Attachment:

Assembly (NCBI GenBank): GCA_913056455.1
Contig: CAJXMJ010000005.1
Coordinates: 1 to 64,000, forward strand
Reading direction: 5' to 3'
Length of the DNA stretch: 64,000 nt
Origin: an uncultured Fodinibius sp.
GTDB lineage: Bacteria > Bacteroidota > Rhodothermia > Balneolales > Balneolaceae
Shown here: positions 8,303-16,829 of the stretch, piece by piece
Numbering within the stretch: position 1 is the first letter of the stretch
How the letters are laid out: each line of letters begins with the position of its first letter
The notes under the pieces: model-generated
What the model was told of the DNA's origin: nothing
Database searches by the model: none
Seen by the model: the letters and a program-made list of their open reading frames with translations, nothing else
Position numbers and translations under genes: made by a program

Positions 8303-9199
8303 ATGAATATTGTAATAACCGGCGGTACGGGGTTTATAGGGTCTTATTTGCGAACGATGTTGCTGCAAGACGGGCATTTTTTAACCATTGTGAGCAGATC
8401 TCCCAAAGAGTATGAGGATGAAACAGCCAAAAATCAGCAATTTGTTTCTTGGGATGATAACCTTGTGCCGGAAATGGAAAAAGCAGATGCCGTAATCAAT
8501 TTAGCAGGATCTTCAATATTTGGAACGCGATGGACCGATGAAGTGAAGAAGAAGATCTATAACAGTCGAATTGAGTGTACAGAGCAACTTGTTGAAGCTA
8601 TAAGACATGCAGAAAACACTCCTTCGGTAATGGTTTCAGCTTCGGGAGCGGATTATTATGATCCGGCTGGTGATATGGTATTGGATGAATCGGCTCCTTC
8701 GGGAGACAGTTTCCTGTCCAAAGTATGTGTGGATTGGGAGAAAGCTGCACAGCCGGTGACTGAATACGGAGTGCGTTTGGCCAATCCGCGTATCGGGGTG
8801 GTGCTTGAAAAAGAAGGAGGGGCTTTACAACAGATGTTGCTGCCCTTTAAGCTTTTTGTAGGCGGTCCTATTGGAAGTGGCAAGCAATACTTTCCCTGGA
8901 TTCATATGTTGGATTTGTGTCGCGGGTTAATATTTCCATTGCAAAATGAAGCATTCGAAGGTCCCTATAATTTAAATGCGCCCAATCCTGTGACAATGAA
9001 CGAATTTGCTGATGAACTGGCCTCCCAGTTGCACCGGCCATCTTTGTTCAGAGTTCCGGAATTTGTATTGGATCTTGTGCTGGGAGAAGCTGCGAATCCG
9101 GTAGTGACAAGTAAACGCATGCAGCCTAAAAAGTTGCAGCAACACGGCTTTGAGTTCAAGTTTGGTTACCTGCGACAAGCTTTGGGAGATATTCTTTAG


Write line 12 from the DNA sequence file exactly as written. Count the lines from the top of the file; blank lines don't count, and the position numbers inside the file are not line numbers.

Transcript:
What the model was told of the DNA's origin: nothing